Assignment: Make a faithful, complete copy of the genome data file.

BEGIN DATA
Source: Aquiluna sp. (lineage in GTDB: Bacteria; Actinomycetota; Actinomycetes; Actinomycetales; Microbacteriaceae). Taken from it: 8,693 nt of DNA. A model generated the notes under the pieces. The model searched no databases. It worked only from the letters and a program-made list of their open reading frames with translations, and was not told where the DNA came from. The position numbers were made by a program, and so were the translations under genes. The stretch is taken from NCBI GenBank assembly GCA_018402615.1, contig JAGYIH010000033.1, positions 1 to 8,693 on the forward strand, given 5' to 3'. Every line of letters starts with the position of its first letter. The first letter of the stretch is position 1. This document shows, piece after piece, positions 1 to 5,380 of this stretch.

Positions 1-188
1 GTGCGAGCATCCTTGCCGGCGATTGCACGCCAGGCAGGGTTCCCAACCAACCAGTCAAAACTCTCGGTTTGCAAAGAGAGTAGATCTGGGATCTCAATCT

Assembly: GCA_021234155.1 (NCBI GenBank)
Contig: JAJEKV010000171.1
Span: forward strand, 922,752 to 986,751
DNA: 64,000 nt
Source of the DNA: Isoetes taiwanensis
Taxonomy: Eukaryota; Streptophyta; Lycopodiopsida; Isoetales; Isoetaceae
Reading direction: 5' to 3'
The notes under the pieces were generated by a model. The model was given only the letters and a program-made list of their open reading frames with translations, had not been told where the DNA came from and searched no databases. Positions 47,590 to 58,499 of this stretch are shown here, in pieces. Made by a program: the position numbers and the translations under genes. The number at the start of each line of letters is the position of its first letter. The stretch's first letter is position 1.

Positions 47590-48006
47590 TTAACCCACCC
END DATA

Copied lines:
Source: Aquiluna sp. (lineage in GTDB: Bacteria; Actinomycetota; Actinomycetes; Actinomycetales; Microbacteriaceae). Taken from it: 8,693 nt of DNA. A model generated the notes under the pieces. The model searched no databases. It worked only from the letters and a program-made list of their open reading frames with translations, and was not told where the DNA came from. The position numbers were made by a program, and so were the translations under genes. The stretch is taken from NCBI GenBank assembly GCA_018402615.1, contig JAGYIH010000033.1, positions 1 to 8,693 on the forward strand, given 5' to 3'. Every line of letters starts with the position of its first letter. The first letter of the stretch is position 1. This document shows, piece after piece, positions 1 to 5,380 of this stretch.

Positions 1-188
1 GTGCGAGCATCCTTGCCGGCGATTGCACGCCAGGCAGGGTTCCCAACCAACCAGTCAAAACTCTCGGTTTGCAAAGAGAGTAGATCTGGGATCTCAATCT

Assembly: GCA_021234155.1 (NCBI GenBank)
Contig: JAJEKV010000171.1
Span: forward strand, 922,752 to 986,751
DNA: 64,000 nt
Source of the DNA: Isoetes taiwanensis
Taxonomy: Eukaryota; Streptophyta; Lycopodiopsida; Isoetales; Isoetaceae
Reading direction: 5' to 3'
The notes under the pieces were generated by a model. The model was given only the letters and a program-made list of their open reading frames with translations, had not been told where the DNA came from and searched no databases. Positions 47,590 to 58,499 of this stretch are shown here, in pieces. Made by a program: the position numbers and the translations under genes. The number at the start of each line of letters is the position of its first letter. The stretch's first letter is position 1.

Positions 47590-48006
47590 TTAACCCACCC